(News-Herald, July 31) It’s not very often that a piece of technology comes along that reshapes a culture. Certainly the automobile did. It’s not just that people could transport themselves farther and faster and at their own convenience. The car changed the shape of community.

For example, personal automobiles killed Monarch Park, a place where virtually every resident of Venangoland previously gathered on major holidays. After the rise of the automobile, people would never gather so completely as a community ever again.

There were more subtle effects. Automobiles gave rise to Rural Free Delivery, and that ate away at rural communities. There was a time when country folk had to travel to the post office (often a country store) to pick up the mail. That was why, even in rural farm territory, everybody knew everybody (and their business)—because everybody made regular trips to that central hub.

Businesses, roads, moving away—automobiles changed the way the culture defined much of itself. We haven’t seen a shift that massive in a long time, but I think we might be living through one now.

No, not computers or the internet— not directly. I nominate the cell phone.

Cell phones are more than simple conveniences, though they are certainly that. And they are more than a new way for the phone companies to just print money, though they certainly do that as well. The phone company can charge for both sending AND receiving a call, even as they manage a system that doesn’t depend on sixty gazillion miles of wires. The phone company can charge a big chunk of change if you want to leave them (phone company alimony), in addition to various extra charges for everything from Federal Mystery Voice-related Surcharge to Extra Percent Tacked On Just Because.

In all fairness to the phone company, I have no doubt that it takes a lot of money to maintain the largest, most complicated automated customer service denial system in the known universe. But I digress. None of this is culture-changing; it’s merely a great business plan (our own beloved Verizon reported a profit increase of 12% last quarter).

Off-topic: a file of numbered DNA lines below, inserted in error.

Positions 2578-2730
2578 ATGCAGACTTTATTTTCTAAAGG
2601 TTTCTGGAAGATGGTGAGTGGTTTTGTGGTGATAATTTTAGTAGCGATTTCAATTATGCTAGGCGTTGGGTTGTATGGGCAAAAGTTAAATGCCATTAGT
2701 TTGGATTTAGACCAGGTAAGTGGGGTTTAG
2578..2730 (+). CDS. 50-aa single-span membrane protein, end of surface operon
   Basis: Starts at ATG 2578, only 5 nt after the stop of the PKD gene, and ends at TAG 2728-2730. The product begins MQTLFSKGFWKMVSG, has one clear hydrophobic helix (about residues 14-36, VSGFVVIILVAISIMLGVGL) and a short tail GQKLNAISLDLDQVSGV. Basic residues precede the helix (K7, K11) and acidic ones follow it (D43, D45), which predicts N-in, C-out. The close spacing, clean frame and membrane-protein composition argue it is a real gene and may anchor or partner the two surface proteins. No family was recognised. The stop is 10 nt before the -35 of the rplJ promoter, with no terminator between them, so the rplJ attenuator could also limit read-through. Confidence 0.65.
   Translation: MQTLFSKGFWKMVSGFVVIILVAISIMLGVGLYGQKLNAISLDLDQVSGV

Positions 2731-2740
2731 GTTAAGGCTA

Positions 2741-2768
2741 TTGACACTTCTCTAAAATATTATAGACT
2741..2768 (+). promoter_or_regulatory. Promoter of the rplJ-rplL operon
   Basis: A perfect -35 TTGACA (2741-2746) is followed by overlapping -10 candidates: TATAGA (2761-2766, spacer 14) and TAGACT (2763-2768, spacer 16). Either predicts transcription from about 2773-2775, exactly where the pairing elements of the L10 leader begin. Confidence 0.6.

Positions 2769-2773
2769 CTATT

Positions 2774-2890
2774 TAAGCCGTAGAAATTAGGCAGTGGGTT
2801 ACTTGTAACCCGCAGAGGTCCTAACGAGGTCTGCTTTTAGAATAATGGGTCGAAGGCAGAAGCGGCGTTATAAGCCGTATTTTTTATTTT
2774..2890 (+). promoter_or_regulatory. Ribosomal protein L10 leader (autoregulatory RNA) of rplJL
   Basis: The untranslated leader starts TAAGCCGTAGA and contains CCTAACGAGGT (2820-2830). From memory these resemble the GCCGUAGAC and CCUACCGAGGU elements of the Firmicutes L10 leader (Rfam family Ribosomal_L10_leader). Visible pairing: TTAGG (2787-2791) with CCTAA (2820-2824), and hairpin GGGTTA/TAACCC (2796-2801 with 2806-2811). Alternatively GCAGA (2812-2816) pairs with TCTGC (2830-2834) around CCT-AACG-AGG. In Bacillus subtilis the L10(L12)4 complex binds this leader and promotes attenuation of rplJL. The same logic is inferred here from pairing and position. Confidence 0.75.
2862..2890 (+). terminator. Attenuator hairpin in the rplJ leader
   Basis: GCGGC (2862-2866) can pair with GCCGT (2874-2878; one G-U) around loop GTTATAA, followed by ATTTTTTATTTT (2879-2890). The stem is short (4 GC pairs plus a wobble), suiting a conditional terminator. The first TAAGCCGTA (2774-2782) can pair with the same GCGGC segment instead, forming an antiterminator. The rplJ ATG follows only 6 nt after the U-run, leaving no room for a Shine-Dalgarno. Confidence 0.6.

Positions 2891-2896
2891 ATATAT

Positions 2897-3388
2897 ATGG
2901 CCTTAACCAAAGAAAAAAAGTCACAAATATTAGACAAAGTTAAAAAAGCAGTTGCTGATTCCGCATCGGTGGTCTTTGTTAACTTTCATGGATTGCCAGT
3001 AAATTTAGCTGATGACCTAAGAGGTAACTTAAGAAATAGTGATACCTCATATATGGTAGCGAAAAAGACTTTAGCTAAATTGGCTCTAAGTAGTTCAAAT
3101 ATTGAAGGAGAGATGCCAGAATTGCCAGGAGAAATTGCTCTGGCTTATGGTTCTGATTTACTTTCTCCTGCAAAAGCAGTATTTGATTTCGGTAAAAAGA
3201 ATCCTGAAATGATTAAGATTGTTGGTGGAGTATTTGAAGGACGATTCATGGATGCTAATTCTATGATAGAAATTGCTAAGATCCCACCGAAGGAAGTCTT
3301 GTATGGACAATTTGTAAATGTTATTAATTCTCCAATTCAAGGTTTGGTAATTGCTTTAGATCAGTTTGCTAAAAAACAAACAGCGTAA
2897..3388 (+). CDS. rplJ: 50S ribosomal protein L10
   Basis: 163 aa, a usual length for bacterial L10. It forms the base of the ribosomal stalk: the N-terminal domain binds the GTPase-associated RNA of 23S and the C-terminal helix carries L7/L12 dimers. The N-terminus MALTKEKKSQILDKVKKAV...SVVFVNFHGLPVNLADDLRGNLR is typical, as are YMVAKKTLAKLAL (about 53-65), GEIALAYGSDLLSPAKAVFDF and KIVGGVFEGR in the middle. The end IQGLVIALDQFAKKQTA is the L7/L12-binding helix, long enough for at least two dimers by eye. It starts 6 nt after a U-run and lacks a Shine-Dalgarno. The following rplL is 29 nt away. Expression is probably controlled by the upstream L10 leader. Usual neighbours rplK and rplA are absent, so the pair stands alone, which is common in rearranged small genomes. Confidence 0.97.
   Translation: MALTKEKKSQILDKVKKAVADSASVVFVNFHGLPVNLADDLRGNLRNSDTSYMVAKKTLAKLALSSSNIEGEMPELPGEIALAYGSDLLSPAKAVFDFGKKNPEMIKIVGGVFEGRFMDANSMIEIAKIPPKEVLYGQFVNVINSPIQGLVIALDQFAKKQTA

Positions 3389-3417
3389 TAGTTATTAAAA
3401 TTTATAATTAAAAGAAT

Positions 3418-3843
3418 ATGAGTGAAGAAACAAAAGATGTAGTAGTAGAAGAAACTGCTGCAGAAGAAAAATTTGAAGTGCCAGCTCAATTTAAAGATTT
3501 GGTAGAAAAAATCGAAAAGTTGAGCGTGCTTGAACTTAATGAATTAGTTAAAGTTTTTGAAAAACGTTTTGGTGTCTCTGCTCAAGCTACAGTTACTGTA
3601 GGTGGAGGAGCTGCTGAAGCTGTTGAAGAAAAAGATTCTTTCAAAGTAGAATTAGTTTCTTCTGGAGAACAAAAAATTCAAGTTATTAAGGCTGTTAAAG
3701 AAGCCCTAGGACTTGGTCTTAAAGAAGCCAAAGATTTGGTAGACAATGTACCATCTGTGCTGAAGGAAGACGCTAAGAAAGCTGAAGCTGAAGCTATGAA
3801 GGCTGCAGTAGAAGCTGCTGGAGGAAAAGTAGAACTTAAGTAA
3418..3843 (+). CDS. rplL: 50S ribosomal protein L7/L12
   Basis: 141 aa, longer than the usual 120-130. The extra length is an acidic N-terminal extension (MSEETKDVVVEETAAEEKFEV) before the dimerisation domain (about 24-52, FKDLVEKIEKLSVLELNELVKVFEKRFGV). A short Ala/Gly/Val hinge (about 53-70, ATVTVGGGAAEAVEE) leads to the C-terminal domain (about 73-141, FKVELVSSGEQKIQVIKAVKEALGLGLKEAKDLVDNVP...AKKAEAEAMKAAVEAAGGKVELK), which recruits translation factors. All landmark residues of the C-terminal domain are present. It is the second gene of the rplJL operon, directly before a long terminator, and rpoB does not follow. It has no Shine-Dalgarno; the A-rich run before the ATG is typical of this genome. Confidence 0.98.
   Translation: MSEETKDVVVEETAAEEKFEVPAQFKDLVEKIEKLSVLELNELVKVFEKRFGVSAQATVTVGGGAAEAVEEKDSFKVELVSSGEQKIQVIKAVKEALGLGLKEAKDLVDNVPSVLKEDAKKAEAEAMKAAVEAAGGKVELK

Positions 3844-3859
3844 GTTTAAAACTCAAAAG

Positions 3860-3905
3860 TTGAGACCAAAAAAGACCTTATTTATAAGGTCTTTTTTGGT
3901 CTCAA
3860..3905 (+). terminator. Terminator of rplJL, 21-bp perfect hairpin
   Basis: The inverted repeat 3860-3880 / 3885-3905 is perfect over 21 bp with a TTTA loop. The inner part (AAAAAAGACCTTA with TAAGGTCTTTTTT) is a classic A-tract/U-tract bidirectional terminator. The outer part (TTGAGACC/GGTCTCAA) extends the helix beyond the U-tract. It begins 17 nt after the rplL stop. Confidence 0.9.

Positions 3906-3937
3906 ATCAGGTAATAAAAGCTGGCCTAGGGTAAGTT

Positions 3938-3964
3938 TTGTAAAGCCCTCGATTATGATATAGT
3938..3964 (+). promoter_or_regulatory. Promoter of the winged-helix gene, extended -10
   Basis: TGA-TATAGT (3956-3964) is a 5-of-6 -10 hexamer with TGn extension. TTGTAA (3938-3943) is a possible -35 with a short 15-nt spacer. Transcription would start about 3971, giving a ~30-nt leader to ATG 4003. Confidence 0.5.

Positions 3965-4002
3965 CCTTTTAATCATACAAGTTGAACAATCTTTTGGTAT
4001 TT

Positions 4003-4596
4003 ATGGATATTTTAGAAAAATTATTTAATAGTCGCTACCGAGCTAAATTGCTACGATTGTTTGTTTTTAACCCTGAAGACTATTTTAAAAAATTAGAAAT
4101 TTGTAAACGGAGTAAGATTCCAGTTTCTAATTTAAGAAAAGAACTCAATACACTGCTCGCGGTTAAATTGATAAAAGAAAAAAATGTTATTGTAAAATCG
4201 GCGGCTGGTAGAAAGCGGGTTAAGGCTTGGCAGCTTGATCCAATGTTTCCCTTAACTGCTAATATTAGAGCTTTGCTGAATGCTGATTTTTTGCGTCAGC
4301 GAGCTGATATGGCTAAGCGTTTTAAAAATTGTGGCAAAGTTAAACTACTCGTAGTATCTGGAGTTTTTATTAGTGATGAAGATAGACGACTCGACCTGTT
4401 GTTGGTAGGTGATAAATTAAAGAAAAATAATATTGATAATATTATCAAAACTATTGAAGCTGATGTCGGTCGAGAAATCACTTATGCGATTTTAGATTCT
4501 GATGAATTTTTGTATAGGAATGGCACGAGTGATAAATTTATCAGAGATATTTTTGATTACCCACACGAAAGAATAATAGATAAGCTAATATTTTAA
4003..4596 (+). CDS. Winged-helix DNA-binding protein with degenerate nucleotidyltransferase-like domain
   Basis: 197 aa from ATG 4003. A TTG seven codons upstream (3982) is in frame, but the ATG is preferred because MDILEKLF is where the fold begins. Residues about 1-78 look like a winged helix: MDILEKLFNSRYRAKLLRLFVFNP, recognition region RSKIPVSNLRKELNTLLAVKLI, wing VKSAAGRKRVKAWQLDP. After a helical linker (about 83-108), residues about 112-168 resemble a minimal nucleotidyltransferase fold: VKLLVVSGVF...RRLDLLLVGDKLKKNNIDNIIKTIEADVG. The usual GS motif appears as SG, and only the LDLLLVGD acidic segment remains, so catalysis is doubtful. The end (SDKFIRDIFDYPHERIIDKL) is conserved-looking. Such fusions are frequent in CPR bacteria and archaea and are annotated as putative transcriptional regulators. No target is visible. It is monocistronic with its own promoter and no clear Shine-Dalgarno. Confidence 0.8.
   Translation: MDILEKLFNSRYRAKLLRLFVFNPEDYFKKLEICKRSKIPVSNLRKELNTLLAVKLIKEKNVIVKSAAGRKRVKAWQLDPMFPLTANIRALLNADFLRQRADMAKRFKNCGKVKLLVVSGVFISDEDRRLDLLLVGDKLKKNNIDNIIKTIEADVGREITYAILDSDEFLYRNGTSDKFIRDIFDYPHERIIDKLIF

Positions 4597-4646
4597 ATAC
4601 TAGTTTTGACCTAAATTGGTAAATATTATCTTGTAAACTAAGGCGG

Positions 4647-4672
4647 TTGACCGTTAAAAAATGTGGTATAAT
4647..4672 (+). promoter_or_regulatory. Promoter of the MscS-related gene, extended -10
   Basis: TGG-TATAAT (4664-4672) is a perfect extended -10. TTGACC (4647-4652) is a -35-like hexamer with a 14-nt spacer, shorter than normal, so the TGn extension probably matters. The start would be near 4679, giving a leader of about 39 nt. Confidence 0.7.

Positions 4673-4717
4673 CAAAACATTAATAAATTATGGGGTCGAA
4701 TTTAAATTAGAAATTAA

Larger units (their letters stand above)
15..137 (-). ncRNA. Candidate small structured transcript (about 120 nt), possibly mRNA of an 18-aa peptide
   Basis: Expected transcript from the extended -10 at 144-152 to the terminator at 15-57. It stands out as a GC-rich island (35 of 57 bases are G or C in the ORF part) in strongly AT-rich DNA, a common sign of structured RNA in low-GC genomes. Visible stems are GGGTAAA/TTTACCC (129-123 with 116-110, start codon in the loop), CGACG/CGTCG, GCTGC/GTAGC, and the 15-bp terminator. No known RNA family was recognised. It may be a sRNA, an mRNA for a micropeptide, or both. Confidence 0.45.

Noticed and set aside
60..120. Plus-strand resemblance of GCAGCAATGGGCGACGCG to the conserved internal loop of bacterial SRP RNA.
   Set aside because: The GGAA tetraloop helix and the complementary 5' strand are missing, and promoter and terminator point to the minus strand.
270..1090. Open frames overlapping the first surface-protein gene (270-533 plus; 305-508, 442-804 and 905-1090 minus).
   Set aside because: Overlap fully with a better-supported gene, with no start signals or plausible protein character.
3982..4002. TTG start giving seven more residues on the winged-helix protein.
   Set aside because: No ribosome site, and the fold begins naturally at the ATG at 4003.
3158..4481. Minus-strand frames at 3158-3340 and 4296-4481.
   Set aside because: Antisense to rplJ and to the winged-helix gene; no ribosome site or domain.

Just as the automobile completely changed our concept of the boundaries of our personal world, cell phones bring a new measure of mobility.

I can recall an evening thirty-some years ago when Joe, Bill and I decided it would be fun to go bowling, and even more fun to take real live female girls with us. Lacking regular girlfriends and personal transport for six, we began a convoluted process of calling girls, contacting Seneca Bowling Lanes, and negotiating with parental car-owning units. We three were parked at home, next to the phone, calling endlessly back and forth. I don’t remember anything about the actual bowling outing, just the process of trying to get it arranged (“Okay, I’ve got a lane and a girl. You? Okay, a car but no girl. Okay—call me back in five.” Rinse and repeat.)

Today, of course, that never happens. People can make plans on the fly. Nobody has to make plans or arrange meeting times. Sad teenaged girls will never again sit home waiting by the phone for him to call.

Since Bell said, “Watson, come here, I need you” into a funny black tube, home has not been where our hearts are or where they have to take us in. Home is where our phones are, and in the age of the cell phone, we’re always home, wherever we are, all the time.

Cell phones are also the warm fuzzy face of the internet. Parents who are terrified of letting their eight-year-old spend a single unsupervised second on line will blithely put a phone in that child’s hands.

Here’s what they need to understand. Everything you’re afraid your child might do on a computer—chat with scary people, trade inappropriate pictures and words, become electronically addicted, make plans that would make you graying hair curl—all that and more they can do on a phone as well, just as easily and with far more privacy. The internet does change things, but putting the internet in your pocket accelerates the revolution.

We watch computers carefully, because for those of us of a Certain Age, computers are New and Scary. But that little wireless phone, well, it’s just a phone, right? As Blackberries and I-phones are beginning to show us, no, they’re not. They’re net-enabled computer-driven multimedia platform doorways to the world. They are our new homes, the leading edge of the next big change.

From my Flickr